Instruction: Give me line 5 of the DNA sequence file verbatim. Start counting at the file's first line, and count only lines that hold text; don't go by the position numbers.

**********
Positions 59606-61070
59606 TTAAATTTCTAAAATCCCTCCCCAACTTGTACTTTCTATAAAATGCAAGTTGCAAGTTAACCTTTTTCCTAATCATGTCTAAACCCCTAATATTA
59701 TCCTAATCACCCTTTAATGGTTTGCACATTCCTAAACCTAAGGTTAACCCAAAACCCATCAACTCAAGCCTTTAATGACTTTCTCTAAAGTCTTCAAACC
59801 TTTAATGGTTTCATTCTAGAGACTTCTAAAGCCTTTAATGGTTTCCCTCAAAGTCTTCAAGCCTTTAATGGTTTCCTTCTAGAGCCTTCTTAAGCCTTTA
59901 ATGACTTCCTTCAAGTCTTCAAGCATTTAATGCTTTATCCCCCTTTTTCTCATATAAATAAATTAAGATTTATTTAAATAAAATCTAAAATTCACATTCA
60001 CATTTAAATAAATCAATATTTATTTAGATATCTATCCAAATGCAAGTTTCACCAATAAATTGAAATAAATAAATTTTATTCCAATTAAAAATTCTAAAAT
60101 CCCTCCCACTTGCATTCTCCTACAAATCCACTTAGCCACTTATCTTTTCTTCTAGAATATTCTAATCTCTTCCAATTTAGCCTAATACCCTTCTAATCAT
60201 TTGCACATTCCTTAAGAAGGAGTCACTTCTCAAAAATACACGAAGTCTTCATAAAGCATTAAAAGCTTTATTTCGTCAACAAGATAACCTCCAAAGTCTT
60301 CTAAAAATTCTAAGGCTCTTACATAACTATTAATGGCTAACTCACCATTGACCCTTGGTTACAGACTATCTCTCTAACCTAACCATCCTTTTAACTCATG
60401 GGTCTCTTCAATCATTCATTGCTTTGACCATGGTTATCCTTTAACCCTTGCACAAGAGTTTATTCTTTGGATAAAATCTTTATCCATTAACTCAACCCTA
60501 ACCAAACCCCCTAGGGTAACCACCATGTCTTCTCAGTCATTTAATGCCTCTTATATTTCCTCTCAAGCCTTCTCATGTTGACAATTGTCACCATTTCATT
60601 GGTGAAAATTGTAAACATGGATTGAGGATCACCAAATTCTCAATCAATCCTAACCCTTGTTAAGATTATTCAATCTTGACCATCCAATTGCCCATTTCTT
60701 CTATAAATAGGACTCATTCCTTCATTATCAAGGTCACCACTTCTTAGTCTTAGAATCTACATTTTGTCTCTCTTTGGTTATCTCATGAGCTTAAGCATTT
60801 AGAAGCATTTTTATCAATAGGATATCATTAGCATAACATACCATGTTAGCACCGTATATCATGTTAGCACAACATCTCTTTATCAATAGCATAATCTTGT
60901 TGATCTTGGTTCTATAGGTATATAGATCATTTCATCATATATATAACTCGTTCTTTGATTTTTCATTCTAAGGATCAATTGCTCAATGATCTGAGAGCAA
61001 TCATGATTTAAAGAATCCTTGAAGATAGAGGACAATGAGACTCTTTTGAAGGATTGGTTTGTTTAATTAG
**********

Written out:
59901 ATGACTTCCTTCAAGTCTTCAAGCATTTAATGCTTTATCCCCCTTTTTCTCATATAAATAAATTAAGATTTATTTAAATAAAATCTAAAATTCACATTCA